Voodoo was introduced to Louisiana through Haitian slaves in the seventeen-hundreds, and became abundant in the 19th century. It became a dominant religion among slaves and was also a way for them to express their culture and stay in touch with their tribal roots.

Zombies exist in Voodoo culture as a reanimated corpse, devoid of its soul, that had been resurrected by a Voodoo priest or queen. Voodoo queens became important and powerful figures in the eighteen-hundreds, particularly around the time of the Civil War. Voodoo zombies are usually used as servants, or to carry out some task for the creator; they were often used to work the fields. A priest or queen must capture the soul of the deceased person in order to create a zombie, prevention of this included relatives stabbing a dead loved one in the heart, or cutting off the head.

On encountering his first zombie, our protagonist Edward Young says, “It was though he was alive, but had been stripped of his soul…”

I must admit that I did want to see Abraham Lincoln: Vampire Hunter, but the reason I followed through is because I got to see it for free (perks of working at a movie theatre). I suggest that you see it ONLY if you can view it under similar circumstances. The 3D was impressive, and I was into it for about thirty minutes, and then when it started trying to have this whole “serious plot” thing, I was pretty much done.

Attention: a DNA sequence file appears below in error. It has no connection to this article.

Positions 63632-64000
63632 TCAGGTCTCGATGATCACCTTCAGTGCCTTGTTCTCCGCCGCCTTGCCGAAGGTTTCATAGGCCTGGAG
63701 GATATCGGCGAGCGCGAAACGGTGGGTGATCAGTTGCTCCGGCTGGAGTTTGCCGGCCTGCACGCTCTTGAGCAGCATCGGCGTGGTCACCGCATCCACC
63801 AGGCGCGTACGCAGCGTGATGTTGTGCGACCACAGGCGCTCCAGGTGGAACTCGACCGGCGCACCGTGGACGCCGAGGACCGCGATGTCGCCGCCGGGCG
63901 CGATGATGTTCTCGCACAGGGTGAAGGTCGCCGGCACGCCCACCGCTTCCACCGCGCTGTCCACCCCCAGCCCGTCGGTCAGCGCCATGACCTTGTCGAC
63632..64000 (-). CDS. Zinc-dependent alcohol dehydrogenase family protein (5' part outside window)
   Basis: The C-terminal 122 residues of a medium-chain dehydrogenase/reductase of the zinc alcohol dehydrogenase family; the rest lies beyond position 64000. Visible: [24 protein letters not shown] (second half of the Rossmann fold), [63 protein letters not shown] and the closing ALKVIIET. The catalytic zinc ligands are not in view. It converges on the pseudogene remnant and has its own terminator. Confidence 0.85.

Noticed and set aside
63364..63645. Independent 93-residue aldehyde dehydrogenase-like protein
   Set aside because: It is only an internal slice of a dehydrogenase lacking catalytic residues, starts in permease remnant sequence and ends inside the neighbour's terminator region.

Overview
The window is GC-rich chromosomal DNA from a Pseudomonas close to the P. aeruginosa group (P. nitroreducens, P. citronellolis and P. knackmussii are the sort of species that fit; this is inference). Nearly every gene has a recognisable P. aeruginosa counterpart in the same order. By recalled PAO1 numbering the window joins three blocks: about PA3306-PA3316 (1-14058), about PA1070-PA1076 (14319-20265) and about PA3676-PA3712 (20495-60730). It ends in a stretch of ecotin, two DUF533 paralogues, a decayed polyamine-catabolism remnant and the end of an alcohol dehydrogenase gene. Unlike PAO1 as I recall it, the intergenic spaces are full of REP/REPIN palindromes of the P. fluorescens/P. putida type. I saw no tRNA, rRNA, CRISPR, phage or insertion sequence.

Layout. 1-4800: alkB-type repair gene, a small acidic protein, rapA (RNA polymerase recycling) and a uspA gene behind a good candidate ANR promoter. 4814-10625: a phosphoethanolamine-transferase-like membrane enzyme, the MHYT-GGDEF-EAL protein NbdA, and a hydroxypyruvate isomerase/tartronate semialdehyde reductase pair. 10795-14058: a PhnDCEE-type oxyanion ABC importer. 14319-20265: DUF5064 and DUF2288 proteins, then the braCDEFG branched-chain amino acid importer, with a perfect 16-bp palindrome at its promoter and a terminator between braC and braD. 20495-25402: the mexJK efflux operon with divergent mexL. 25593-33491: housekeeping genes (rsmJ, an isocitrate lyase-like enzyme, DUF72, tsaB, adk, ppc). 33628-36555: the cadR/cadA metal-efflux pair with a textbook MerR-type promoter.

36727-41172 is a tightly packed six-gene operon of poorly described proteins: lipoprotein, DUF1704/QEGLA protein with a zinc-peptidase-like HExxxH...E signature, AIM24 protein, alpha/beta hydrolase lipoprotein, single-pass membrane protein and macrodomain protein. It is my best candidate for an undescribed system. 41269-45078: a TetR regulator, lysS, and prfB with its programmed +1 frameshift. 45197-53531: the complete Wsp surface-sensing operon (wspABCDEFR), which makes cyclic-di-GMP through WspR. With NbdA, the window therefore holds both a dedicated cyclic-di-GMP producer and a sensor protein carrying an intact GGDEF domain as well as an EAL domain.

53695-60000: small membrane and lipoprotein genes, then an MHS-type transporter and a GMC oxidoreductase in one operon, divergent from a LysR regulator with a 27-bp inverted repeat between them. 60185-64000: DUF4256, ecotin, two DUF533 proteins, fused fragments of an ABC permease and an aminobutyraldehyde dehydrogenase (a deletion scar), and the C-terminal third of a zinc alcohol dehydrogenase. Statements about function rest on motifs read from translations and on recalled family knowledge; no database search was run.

Unlike zombies, I CANNOT get enough of vampires. If there is a movie where vampires are involved, there is a 90% chance that I will see it, and probably a 70% chance that I will like it.

Similar to zombies, you can play around with appearances and traits, and I must admit, the bloodsuckers were pretty bad-ass looking in Abraham Lincoln. Once they got a taste for that crimson human sweet stuff, their faces get all distorted and hideous—Buffy style! These vamps can also walk in the sun, but they can’t be seen in mirrors… Not that I can really get mad about it—like I’ve said before, they aren’t real.

The film, directed by Timur Bekmambetov (known for Wanted and the Night Watch series) and written by Seth Grahame-Smith (the same guy wrote the book), doesn’t begin during the Civil War. First you meet a poor, young Lincoln who finds his hatred for the undead in the vampire who killed his mother. Years later, in a bar, he meets a man who tells him that he is a vampire hunter, and can teach him the ways of killing the beasts—which isn’t with a wooden stake, but with silver.

Abraham wields his weapon of choice—an axe with a silver blade—and goes to work. Things get awkward for the Yankees when they discover that the Confederacy has vampires in their army, but luckily, Honest Abe is Commander in Chief, and he just-so-happens to be a bad-ass slayer.

Bill Compton serving in the Civil War
Seth Grahame-Smith may think he had the cutest idea by writing Abraham Lincoln: Vampire Hunter, and he sure as hell made a lot of money on it, but he isn’t the first one to think that the South is a good place for fangers.

True Blood’s own Bill Compton fought for the Confederacy just before he was made into a vampire, and we can’t forget Charlaine Harris, who wrote the series of books that inspired the show that I am truly obsessed with. Horror author heroine Anne Rice, who is a Louisiana native, has written of bloodsuckers in her hometown of New Orleans.

I even have the pleasure of owning a book entitled Vampire Stories from the American South edited by Lawrence Schimel and Martin H. Greenberg, which features stories published as early at 1939.

The South is perhaps the most whimsical, cultural, and mysterious place in the United States; it’s no wonder that the people who die there refuse to stay dead.